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Navigating the Mississippi River

By Catalogs Editorial Staff

The amazing river of Mark Twain and Huck Finn

The amazing river of Mark Twain and Huck Finn


Next to the Missouri, the Mississippi is the longest river in the United States. As settlers started their westward migration, navigating the Mississippi became an integral part of American history. Originally under the control of both the Spanish and French, the river was part of the vast Louisiana Purchase in 1803.

The river was an important aspect of Native American life and culture, and its name is believed to have come from words meaning ?great river? or ?great water.? French fur traders plied the river with keelboats and rafts, which were followed by the advent of steamboats in 1811. The first bridge across the Mississippi was constructed in 1855 in Minneapolis. While much of the traffic ceased during the Civil War, the river was an important invasion route and strategic objective for the Union army.

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While railroads captured much of the cargo transport in the late 1800s, there has been a resurgence of freight traffic in the last half-century. Food, grains, chemicals gravel, and petroleum products are all shipped on the Mississippi.


The river originates in many small streams that feed Lake Itasca in northern Minnesota. From there it flows in a generally southern direction, and the middle of the riverbed defines parts of the borders of ten states. Combined with its largest tributary, the Mississippi and Missouri river system is the third longest in the world at over 3,700 miles. 


The flow of the river is now controlled by 43 dams that contribute to power generation and recreational reservoirs. The flowing river exceeds a mile in width in several locations, and many of the lakes formed by the dams are even wider. The dams south of Minneapolis contain locks to facilitate towboat and barge traffic along the route navigating the Mississippi to New Orleans. In addition, the flow is further moderated by wing dikes that help prevent erosion and preserve the main commercial channel.

The ecology and geography are further shaped by levees that line the river. As a result of years of sediment deposit and buildup of the natural levees, in some areas the surface of the river is above the surrounding river plain. Levee breaches often flood portions of the surrounding low-lying areas.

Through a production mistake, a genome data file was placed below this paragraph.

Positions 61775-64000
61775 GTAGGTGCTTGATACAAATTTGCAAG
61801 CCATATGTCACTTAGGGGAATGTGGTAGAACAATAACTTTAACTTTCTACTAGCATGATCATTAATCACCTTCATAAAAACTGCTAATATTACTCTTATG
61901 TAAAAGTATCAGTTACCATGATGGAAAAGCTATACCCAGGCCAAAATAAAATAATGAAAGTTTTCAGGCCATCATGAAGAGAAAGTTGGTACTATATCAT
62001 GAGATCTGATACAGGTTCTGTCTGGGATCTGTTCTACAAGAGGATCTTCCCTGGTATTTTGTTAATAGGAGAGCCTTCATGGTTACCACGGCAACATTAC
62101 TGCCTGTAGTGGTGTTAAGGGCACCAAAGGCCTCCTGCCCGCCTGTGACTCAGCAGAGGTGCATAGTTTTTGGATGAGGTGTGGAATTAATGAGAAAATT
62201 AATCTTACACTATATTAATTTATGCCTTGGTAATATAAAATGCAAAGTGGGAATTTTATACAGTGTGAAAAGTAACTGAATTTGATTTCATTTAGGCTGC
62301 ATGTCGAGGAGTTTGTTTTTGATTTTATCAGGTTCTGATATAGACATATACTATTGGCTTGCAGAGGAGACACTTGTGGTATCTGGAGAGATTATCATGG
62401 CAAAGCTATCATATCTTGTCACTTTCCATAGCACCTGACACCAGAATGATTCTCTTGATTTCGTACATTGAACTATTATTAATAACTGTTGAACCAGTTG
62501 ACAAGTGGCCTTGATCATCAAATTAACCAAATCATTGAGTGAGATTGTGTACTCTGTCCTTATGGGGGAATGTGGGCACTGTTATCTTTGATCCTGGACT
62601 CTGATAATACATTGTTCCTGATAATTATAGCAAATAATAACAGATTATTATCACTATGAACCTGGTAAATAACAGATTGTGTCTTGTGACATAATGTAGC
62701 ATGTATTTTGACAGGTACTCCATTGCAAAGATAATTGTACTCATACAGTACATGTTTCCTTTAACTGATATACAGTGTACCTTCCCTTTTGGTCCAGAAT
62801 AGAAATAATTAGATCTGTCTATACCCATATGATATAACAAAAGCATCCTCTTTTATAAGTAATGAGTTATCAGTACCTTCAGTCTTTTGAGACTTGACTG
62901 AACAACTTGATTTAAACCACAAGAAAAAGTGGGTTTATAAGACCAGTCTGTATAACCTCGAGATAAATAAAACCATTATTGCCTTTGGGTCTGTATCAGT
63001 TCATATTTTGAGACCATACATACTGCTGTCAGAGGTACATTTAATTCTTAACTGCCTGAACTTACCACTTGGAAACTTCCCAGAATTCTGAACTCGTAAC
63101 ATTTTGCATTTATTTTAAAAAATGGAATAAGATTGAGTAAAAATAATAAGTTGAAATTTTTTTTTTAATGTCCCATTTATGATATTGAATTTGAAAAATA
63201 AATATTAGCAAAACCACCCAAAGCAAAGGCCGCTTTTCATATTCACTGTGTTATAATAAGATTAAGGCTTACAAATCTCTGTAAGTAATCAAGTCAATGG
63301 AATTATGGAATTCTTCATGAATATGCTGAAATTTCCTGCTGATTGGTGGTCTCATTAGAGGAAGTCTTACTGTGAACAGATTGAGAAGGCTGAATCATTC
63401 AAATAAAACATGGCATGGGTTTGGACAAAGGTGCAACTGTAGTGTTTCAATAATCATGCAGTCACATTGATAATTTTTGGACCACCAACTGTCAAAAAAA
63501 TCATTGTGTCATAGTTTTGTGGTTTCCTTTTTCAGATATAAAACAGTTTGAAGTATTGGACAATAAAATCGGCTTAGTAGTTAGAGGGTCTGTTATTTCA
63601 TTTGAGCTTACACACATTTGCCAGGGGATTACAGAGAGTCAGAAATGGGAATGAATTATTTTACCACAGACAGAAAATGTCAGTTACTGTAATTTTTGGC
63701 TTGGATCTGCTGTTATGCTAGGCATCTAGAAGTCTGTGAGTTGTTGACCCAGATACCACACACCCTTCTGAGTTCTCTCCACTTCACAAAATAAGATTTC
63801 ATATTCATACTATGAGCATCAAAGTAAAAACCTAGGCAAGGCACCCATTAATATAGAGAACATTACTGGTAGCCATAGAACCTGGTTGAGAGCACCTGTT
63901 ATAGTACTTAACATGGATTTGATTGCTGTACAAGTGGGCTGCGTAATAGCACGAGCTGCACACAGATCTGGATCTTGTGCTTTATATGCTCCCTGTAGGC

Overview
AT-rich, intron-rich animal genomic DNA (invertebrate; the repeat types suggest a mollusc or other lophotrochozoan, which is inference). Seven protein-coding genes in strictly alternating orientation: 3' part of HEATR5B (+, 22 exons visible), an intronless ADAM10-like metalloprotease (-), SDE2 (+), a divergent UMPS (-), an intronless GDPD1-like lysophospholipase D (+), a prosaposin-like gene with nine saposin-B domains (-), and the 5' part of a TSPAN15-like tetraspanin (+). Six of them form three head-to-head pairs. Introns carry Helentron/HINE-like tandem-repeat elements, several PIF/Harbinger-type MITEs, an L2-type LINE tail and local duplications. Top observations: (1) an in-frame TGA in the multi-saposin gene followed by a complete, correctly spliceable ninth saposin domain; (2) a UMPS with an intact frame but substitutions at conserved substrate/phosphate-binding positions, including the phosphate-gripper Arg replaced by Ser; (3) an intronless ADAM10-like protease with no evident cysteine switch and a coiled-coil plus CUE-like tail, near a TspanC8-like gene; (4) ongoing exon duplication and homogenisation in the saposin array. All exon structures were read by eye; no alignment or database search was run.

The Mississippi River is navigable all the way from Minneapolis to the Gulf of Mexico. There are man-made canals that circumvent major rapids in Illinois and Iowa to facilitate navigating the Mississippi. During the summer months, the drop in water level requires all vessels to navigate marked channels. From the Gulf to Baton Rouge, the 45-foot channel is adequate for many oceangoing ships. North of Baton Rouge, the 9 to 12-foot channel can accommodate most towboats and barges.

During the winter months, the upper Mississippi is prone to ice, and heavy fog often blankets areas of unfrozen water when the air temperature warms. Most of the dams and falls are in the upper portion of the river since more than half of the 1,475 foot vertical drop occurs in Minnesota.

The Missouri River joins the Mississippi just north of St. Louis, and the Ohio River joins at Cairo, Illinois. South of Cairo, navigating the Mississippi is a calmer experience, as the river meanders through an extensive, low valley that has been built up by sediment over thousands of years. It enters the Gulf of Mexico about 100 miles south of New Orleans through an ever-expanding delta. The river is connected to the Gulf Intracoastal Waterway and to the Illinois Waterway in the north. The latter provides access to the Great Lakes and the St. Lawrence Seaway.

River cities

St. Louis was the gateway for many pioneers that were headed west to start new lives and seek their fortunes. It was no accident that St. Louis and many other cities sprung up along this great waterway. In addition to being a major trade route, it provides a never-ending supply of water for farm irrigation. Other major cities along the Mississippi River include Minneapolis, Saint Paul, Dubuque, Memphis, Vicksburg, Baton Rouge, and New Orleans.

Resources: the Mississippi River


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